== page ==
Keywords: Shi‘a, Umayyad, Karbala, allegiance (baya), ‘Alid, pilgrimage, Ashura, rawzeh-khani, martyrdom, ta’ziyya, Husayniyah.

Abstract: Imam Husayn was born in Medina in 626 CE and, as a child, is believed to have been held in great affection by the Prophet Muhammad. As a young man, he participated in the work of his father, Imam ‘Ali , including in his military campaigns.

After the death of his father in 661 CE and the accession to power of Muawiyah, Imam Husayn maintained a low profile and, although dismissive of the usurpation of power by Muawiyah, did not seek to foment open rebellion. However, when Muawiyah sought to impose his son Yazid as successor and thereby to institutionalise the rule of the Umayyad dynasty, Imam Husayn declined to offer allegiance (baya). He was approached by the people of Kufa to oppose Yazid and accept the mantle of leadership, which they believed was his right. In response to their call, Imam Husayn—together with a small band of followers and members of his family—left Mecca for Kufa.

On his way, he learned of the executions of some of his closest supporters by the Umayyads and decided to urge those from his group who were not willing to put their lives at risk to voluntarily depart. He continued on his way to Kufa with the rest of the group, camping at a place called Karbala. In the meantime, a contingent from Yazid’s army of about four thousand members arrived at the scene and ordered the small band to acknowledge Yazid’s authority while also cutting off their access to the river for water.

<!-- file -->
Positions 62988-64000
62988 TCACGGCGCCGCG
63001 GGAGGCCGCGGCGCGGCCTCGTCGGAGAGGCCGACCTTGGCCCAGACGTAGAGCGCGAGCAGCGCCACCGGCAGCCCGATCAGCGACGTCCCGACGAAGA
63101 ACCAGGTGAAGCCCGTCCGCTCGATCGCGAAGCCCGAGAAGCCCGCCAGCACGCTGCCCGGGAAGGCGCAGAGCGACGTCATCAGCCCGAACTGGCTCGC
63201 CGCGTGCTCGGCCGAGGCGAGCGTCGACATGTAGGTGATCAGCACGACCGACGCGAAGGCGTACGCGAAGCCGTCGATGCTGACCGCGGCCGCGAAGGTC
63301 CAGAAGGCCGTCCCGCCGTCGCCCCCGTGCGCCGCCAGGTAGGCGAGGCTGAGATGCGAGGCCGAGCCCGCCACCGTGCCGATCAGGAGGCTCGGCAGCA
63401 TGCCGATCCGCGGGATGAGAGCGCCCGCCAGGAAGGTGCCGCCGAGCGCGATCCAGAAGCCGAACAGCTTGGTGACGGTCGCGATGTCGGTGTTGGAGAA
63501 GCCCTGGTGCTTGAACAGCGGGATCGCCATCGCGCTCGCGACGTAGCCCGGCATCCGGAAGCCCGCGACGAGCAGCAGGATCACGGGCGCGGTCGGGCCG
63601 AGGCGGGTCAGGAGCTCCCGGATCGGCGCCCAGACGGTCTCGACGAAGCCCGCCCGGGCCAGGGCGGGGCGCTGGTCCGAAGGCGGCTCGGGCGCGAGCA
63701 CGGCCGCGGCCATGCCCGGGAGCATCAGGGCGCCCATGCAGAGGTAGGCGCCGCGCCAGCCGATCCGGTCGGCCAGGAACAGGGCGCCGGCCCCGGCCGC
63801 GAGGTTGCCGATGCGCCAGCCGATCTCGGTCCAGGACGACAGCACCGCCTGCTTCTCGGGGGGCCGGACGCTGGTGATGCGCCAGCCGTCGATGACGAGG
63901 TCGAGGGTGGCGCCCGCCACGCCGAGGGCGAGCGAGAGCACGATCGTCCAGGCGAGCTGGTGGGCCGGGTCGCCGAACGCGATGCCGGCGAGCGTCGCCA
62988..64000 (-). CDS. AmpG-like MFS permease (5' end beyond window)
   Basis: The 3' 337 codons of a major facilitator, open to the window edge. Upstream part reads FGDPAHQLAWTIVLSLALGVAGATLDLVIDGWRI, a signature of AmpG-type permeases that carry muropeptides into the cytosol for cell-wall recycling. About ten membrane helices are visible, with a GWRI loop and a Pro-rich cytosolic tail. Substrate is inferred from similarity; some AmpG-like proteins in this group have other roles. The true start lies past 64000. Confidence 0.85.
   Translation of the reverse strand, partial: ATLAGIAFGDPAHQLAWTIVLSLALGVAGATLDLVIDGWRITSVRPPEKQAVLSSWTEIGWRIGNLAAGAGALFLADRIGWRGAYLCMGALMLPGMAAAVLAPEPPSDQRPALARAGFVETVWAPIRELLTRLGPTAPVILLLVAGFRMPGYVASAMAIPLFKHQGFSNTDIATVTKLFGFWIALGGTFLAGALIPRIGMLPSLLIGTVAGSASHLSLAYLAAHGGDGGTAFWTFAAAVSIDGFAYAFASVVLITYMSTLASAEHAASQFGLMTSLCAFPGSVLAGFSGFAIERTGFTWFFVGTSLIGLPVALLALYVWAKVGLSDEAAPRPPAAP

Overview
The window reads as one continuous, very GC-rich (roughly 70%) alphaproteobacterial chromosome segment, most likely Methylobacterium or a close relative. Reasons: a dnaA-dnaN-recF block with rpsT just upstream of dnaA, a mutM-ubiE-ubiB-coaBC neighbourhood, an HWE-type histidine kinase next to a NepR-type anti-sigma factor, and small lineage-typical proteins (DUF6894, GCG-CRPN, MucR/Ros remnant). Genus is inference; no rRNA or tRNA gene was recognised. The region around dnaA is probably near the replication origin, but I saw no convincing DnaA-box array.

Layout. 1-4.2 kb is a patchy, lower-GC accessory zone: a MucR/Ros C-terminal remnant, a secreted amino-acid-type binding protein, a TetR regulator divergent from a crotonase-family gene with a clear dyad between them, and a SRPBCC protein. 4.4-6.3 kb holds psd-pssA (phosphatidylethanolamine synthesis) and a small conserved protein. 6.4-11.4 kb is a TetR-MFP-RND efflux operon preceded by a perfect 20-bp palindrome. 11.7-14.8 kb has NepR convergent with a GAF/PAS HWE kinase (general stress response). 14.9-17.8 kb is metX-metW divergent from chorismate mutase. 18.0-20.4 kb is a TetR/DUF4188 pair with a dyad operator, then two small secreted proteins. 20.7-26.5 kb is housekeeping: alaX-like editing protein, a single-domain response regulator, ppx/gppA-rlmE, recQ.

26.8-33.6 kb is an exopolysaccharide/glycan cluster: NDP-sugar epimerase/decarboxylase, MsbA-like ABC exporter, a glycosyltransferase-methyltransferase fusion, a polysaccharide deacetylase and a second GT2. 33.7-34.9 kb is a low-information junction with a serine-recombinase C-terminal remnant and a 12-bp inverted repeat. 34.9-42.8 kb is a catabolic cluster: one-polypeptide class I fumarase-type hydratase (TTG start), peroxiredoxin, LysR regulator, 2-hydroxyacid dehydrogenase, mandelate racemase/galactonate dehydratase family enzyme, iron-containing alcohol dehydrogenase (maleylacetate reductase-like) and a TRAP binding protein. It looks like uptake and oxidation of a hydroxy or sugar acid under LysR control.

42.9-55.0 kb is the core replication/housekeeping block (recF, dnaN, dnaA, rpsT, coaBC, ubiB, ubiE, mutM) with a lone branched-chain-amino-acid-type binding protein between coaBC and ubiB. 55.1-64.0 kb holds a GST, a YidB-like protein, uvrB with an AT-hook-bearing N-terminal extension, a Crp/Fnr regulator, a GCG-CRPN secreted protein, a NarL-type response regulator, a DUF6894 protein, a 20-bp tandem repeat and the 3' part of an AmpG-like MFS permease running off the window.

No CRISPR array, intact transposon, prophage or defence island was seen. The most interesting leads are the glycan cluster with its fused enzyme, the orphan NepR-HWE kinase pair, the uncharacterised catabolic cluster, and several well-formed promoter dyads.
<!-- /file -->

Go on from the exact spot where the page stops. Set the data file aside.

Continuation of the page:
Author

Professor Wilferd Madelung

A leading contemporary Islamicist, Professor Wilferd Madelung has made significant contributions to modern scholarship on mediaeval Islamic communities and movements, including Twelver Shi'ism, Zaydism and Ismailism. Educated at the Universities of Cairo and Hamburg, he became Professor of Islamic Studies at the University of Chicago in 1969 and the Laudian Professor of Arabic at the University of Oxford from 1978.

Among his recent publications are Religious Schools and Sects in Mediaeval Islam (London, 1985), Religious Trends in Early Islamic Iran (Albany, NY, 1988), Religious and Ethnic Movements in Mediaeval Islam (Hampshire, 1992), The Succession to Muhammad: A Study of the Early Caliphate (Cambridge, 1997), and with Paul E. Walker An Ismaili Heresiography (Leiden, 1998). He has contributed extensively to The Encyclopaedia of Islam, Encycopaedia Iranica of which he is also a Consulting Editor, and learned journals.